I stood on the dock and cast my line for at least the three hundredth time. Hours had past since my last bite and I’d almost lost interest in catching anything. It wasn’t bad to clean my limit of small mouth bass, but to clean just one sounded like work. My mind drifted to the novel I’d been working on for several years but could never quite find the time to write.
As I reeled in the line for the last time, I worked the bait with a slight jig. I felt a tug on the line. It wasn’t the staccato twitch of a nibble, but the slow easy pull of thick weeds. That’s where the monsters are. I saw my “weed fish” slowly surface and creep toward me like a stalking sea dinosaur. Something in it glimmered as the high sun reflected off it. I removed the inanimate beast from my line and extracted a small lamp from its belly. I wiped it clean of sea slime to see if it had any worth, and out came a genie!
“I will grant you one wish!” he proclaimed.
Not one to be without speech or opinion, I answered without hesitation, “I have a book I’ve been working on for years. I wish I could write like the pros!”
“Your wish is my command.” Smoke poured from his hands until it engulfed the entire dock. A hurricane force wind blew me backward. When the smoke cleared I found myself sitting at the desk in my office.
“That’s it? I’m a pro now?” I dried my wet hands on my jeans then placed them on the keyboard of my laptop and began to type. “The sun scorched Ernest through his sweat drenched shirt.” I paused, surprised at how freely the line came to me, then placed my fingers back on the keys.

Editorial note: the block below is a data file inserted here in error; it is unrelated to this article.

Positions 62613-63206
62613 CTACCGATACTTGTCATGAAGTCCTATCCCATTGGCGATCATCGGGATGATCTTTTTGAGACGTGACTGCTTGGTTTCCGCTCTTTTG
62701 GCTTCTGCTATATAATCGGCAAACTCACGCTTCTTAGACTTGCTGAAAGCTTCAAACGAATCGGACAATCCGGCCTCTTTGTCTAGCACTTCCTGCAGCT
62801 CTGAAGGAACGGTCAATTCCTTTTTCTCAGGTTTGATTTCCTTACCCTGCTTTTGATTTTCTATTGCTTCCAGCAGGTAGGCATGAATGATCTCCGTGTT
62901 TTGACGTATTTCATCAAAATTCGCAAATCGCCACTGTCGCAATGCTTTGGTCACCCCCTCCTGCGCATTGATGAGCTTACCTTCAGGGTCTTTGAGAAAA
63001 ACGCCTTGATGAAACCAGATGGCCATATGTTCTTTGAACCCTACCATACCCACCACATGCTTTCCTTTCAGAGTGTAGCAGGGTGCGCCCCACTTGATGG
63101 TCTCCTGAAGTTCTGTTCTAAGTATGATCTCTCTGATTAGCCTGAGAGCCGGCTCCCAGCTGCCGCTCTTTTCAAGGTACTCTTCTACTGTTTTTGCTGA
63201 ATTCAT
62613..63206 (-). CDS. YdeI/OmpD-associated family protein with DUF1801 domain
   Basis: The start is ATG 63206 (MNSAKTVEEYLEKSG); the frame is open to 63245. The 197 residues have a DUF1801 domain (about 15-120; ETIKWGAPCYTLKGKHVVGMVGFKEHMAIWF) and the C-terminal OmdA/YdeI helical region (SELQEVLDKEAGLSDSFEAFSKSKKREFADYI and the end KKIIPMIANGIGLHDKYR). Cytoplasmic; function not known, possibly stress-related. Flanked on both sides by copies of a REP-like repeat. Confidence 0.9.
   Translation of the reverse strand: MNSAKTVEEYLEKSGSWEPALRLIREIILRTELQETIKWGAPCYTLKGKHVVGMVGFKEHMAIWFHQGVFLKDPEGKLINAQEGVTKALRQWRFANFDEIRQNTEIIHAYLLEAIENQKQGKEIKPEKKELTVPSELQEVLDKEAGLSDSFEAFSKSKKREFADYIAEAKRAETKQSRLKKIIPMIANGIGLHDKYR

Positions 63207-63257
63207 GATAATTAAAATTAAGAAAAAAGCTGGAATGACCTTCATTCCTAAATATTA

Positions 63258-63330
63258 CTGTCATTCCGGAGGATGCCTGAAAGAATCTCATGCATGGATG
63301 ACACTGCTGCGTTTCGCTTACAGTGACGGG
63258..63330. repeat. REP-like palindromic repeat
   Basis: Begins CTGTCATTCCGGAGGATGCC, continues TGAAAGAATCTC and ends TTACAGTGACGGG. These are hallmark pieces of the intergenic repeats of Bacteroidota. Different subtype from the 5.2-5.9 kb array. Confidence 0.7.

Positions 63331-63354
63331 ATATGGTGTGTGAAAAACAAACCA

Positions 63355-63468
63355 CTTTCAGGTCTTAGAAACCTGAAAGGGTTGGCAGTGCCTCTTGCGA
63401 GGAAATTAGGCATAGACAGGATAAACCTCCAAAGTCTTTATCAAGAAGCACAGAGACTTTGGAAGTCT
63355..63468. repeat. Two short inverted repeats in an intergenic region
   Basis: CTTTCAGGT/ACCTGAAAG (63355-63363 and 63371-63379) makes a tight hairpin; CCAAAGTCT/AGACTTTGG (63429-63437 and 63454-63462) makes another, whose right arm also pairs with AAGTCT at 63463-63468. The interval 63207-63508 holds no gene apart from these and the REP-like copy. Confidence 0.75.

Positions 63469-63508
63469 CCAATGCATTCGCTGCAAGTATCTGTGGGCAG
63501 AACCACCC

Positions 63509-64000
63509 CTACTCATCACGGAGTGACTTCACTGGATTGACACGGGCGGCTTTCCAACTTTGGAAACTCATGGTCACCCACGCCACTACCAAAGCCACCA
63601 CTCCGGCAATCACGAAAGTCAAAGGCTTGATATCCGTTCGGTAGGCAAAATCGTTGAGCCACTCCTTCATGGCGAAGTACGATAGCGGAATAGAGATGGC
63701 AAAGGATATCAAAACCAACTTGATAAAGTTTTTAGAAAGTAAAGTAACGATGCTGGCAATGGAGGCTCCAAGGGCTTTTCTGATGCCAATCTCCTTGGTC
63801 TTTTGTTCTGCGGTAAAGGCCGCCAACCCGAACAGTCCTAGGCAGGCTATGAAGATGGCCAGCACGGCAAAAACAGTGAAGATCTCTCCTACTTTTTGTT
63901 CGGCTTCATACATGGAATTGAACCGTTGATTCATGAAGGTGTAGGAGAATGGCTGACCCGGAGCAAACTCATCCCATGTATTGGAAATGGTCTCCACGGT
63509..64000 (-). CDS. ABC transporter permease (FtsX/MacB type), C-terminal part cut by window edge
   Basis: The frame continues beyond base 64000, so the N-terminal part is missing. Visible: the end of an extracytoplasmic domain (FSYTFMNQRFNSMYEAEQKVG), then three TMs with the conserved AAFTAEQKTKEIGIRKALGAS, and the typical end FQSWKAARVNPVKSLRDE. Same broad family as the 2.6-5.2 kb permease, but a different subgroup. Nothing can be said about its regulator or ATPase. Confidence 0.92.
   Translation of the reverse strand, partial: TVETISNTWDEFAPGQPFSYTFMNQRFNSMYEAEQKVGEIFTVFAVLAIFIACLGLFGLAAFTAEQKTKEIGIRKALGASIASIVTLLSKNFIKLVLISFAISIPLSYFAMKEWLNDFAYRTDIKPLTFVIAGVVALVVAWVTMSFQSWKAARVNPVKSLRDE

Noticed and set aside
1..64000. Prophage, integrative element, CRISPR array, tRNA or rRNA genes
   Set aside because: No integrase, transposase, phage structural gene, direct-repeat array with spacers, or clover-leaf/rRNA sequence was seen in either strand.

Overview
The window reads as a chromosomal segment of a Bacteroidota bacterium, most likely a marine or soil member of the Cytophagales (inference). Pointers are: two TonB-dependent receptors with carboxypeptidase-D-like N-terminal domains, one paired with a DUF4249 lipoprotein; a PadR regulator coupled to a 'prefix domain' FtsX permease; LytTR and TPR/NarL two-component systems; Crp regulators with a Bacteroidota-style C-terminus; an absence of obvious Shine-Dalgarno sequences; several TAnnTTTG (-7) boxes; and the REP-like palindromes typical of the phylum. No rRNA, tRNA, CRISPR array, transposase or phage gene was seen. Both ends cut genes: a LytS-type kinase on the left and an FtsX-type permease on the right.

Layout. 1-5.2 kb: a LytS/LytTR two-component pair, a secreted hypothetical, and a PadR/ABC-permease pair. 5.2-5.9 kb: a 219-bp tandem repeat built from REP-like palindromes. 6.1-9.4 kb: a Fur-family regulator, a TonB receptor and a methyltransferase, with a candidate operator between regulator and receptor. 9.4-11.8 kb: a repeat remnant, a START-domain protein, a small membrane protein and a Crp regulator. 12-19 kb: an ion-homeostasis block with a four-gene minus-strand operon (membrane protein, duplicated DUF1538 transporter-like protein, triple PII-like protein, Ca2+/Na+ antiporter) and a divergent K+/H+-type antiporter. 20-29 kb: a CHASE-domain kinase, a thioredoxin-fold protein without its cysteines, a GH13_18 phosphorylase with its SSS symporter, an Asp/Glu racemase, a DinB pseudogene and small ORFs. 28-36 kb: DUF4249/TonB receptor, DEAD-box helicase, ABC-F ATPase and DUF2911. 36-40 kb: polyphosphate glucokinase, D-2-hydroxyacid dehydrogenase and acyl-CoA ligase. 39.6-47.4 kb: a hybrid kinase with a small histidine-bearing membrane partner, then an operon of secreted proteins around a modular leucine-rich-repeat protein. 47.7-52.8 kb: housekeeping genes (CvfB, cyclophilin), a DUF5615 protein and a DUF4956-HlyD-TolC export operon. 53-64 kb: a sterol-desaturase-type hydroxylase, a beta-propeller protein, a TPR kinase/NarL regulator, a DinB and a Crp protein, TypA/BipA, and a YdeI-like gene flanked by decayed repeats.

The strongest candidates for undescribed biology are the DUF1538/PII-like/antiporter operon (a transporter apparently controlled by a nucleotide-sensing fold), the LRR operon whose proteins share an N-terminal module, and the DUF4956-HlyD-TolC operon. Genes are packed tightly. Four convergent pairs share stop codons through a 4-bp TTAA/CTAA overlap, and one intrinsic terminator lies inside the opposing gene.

I glared at the genie. “What’s the problem? I thought you were powerful. Where are the words? Why are they not coming to me?” I stood in disgust and headed for the door but was stopped short by a tug on my leg. I looked down. My leg was shackled to the desk.
“What’s this about? Am I a prisoner in my own home?”
“You wished to write like a pro, and you will. However, there is no magic that can accomplish this. You are bound to this desk every day until you have written for two hours. Only then will your shackles be loosed. Any time you stop writing, the will the clock will stop until all of the required time has been spent writing. And so it will be until you are, as you say, a “pro.”
“Wow. It sounds more like a prison sentence.”
“It was your wish. The good news is that once you are a pro, you will write four to six hours a day with no shackles. If I were you, I’d start writing.”
And with that, he vanished.
I am writing a novel, which is more work than anything I have ever done before. This short story was written when I realized what it would take to be a successful author. I hope you enjoyed it, and know that anything worth doing takes work. There is no easy way, even when you love it.